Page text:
“It’s Always Fascinating to Realize the Divergence of Feelings and Meanings”: Editor Yorgos Mavropsaridis on Olla
Olla, an Eastern European woman, finds herself in a sketchy situation after she answers a dating ad and moves to the French suburbs to live with Pierre and his aging mother. Editor Yorgos Mavrosaridis talks about collaborating with director Ariane Labed and his natural penchant for the process.
Filmmaker: How and why did you wind up being the editor of your film? What were the factors and attributes that led to your being hired for this job?
Mavropsaridis: It was Ariane’s choice. I happily accepted after reading the script.
Filmmaker: In terms of advancing your film from its earliest assembly to your final cut, what were goals as an editor? What elements of the film did you want to enhance, or preserve, or tease out or totally reshape?
Mavropsaridis: The goal is always to make the best use of the material you have, being faithful to the original vision of the director. The material in hand and the director’s style and purpose dictate what will be enhanced, reshaped, or in the final edit.
Filmmaker: How did you achieve these goals? What types of editing techniques, or processes, or feedback screenings allowed this work to occur?
Mavropsaridis: With trust in the material and the director, an open mind and sensitivity to understand and realize her vision and enough time for the whole process.
Filmmaker: As an editor, how did you come up in the business, and what influences have affected your work?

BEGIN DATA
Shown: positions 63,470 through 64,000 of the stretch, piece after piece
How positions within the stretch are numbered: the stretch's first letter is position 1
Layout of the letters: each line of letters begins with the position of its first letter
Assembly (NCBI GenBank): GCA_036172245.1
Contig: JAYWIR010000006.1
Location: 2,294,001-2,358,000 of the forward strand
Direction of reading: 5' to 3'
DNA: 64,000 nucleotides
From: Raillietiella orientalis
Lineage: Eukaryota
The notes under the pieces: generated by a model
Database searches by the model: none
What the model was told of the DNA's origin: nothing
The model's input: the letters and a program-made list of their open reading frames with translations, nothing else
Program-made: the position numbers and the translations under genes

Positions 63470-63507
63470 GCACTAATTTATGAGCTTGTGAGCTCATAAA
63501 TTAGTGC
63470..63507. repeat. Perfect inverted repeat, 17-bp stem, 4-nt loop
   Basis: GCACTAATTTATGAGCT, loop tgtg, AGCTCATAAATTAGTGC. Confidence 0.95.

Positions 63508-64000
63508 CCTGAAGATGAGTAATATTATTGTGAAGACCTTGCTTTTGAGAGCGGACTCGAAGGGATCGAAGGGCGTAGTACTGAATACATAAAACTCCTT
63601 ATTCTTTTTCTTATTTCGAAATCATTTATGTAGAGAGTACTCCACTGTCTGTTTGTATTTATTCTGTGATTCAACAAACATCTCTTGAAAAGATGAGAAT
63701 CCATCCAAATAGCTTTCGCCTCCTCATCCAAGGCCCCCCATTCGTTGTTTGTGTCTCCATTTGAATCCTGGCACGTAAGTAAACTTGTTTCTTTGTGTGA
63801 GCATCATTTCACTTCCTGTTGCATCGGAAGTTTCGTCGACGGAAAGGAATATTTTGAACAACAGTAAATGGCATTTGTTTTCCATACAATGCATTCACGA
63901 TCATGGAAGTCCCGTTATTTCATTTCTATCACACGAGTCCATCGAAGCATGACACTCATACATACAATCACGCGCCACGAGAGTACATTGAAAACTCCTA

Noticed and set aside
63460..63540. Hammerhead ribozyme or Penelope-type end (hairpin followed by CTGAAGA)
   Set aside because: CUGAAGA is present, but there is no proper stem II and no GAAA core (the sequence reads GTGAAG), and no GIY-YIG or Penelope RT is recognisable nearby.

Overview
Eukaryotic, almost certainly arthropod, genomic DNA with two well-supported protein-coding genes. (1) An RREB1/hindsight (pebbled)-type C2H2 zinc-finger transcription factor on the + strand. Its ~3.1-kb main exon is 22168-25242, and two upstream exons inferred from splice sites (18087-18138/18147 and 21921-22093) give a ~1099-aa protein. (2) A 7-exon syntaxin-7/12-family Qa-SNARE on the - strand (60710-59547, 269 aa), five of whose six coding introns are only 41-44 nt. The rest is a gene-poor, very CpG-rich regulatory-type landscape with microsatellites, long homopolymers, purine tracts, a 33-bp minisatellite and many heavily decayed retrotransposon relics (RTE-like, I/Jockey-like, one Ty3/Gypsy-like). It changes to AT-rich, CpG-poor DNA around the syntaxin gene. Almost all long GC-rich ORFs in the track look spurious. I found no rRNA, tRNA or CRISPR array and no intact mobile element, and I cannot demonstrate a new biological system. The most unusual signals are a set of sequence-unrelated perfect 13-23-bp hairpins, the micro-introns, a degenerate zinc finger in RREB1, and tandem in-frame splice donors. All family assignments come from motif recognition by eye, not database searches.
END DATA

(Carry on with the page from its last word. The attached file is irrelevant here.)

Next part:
Mavropsaridis: During my education at the London International Film School, it was apparent to me and my fellow students and teachers that my natural disposition was being an editor. There have been many influences from the film world and people I meet. My first glimpse of what editing would mean to me was when I (17 years old then) watched Alain Resnais’ Mon oncle d’Amerique.
Filmmaker: What editing system did you use, and why?
Mavropsaridis: Avid media composer, because it was the natural transference from the flat bed Moviola.
Filmmaker: What was the most difficult scene to cut and why? And how did you do it?
Mavropsaridis: No difficult scenes, it was a matter of finding the right rhythm and tonality for the whole.
Filmmaker: What role did VFX work, or compositing, or other post-production techniques play in terms of the final edit?
Mavropsaridis: There was not any VFX, just the usual minor cleaning job on a shot or two ( it was shot in 16mm), color correction and a master in the sound design and mix, Mr Jonnie Burn.
Filmmaker: Finally, now that the process is over, what new meanings has the film taken on for you? What did you discover in the footage that you might not have seen initially, and how does your final understanding of the film differ from the understanding that you began with?
Mavropsaridis: As an editor I’m more interested in the form and how this form can shape meaning to the viewer. And it’s always fascinating to realize the divergence of feelings and meanings different viewers give to the same form during screenings in different places and times.